March 26th, 2012

You may find it amazing that the words “doing taxes” and “appreciating each moment” could be in the same blog. It’s not surprising to me.  What I focus on creates my reality. So it follows that how I spend my time, energy, and money creates my reality.

To me, digging through receipts and tax papers is a form of reflection and the receipts and papers are key indicators as to how time, energy, and money were focused during the year.

This last weekend, I spent gathering receipts and papers for the preparation of my parents’ tax return.  In prior years, this process was a no-brainer for me. For years, my parents had pretty much been living each day like they did yesterday.

This year ‘s tax info presented a much different picture.

There were receipts for prescriptions to calm my mom, so my dad could care for her in their home for as long as possible.

There were receipts for home daycare for my mom, who suffers from dementia, so my dad could run errands and visit with his buddy and not have to worry about leaving my mom alone or being gone too long.

There was paperwork for the sale of their home of 40 years — the letter informing us that the sale had fallen through and then the subsequent sale of their home to a neighbor.

There was paperwork for their move to the senior community to an apartment in independent living.

There were receipts for ambulance and hospital stays for my dad who suffered his third stroke.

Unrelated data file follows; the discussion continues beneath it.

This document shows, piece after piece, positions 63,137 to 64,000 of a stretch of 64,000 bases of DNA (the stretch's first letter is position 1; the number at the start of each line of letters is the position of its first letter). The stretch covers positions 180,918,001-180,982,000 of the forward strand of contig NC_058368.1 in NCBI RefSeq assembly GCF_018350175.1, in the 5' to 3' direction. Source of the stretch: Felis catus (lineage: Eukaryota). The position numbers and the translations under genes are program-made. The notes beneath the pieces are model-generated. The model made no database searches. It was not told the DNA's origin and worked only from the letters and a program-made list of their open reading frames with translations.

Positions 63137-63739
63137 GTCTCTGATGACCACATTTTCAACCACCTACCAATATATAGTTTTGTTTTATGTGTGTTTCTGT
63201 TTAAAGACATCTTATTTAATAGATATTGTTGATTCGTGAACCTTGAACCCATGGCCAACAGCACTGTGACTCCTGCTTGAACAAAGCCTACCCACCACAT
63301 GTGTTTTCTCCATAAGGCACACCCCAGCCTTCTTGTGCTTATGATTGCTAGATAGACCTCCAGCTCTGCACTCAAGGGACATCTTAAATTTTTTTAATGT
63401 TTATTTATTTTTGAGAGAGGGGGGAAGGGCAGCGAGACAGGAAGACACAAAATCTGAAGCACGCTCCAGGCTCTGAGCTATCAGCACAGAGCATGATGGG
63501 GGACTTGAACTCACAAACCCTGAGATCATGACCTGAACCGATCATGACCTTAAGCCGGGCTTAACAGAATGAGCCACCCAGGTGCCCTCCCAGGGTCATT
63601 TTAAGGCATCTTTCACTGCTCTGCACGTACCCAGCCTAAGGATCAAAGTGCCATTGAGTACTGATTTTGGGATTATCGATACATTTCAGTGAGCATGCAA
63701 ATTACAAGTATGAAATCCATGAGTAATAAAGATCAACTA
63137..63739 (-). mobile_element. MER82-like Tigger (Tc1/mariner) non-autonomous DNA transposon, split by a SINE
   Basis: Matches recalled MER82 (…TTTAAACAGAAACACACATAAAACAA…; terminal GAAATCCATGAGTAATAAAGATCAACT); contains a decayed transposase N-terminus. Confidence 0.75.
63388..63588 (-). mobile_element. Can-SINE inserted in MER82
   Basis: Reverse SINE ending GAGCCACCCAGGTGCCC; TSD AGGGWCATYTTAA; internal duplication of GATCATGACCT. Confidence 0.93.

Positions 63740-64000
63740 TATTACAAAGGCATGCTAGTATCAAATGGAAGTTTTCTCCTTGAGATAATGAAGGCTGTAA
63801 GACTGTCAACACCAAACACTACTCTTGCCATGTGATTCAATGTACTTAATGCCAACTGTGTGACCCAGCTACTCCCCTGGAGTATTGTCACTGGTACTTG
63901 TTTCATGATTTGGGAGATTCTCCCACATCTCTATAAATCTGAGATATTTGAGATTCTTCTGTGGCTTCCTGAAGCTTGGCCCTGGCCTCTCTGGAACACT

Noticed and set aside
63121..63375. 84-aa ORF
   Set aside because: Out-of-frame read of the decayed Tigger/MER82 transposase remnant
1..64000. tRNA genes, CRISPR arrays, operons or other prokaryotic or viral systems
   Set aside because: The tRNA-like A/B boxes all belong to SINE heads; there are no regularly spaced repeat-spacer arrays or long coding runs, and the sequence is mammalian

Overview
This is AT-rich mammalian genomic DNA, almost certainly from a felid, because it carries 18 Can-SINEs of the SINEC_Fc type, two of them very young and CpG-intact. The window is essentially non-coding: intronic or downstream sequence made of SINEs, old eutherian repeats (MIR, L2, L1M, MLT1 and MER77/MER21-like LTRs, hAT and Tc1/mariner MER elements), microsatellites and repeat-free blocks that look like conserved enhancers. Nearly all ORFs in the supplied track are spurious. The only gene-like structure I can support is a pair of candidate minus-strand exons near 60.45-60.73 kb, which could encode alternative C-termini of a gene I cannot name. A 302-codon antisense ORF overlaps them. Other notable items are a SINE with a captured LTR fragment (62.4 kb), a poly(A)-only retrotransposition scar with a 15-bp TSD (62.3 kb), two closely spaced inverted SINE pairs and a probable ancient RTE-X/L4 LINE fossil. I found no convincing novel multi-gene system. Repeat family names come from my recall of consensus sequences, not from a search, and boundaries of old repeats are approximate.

There were receipts for the move of my mom to an apartment where she lives with other folks who also suffer from dementia and the move of dad to a 1 bedroom apartment in independent living — all on the same campus.

There were receipts for donations to their church and many other charities because they have always given to those less fortunate.

There were no receipts for lawn care, home maintenance and repairs, and less receipts for doctor visits because all that is taken care of at their new home.

There were receipts for blood sugar test kits, Depends, and natural foods because my dad stopped thinking that he didn’t want to die.  He decided he wanted to live — be happy and healthy, taking care of himself, doing things he loved to do, so he can take care of mom and enjoy their time together.

There were receipts for golfing — something my dad loves to do and couldn’t do while he was caring for my mom 24-7.

There were receipts from the bulk food store — for almond bark which my mom loves and my dad buys as a special treat for her.

There were receipts from the Henry Ford and Bob Evans restaurant — where my dad took his grandson who came to visit from Arizona.

There were receipts for a road trip my dad and I took to visit his grandchildren who were vacationing on the west side of the state.

There were receipts for guitar strings — because my dad is playing his guitar again.

There were receipts for the cable company — because he can watch the war channel and the western channel with his buddy and record movies to watch with me on movie night — our weekend tradition.

These receipts and papers — if I just looked at them as numbers — then I’d be focusing on the “doing.”  When I look at the essence, I am focused on the “being.”

I could see and celebrate, the values my dad, mom, and I embody, the obstacles we faced and overcame, the sense of purpose we restored, and how we accomplished so much more than we gave ourselves credit for. I could appreciate each moment.

It’s my intention to make every receipt count, to make every moment count.

Do your receipts reflect your intentions?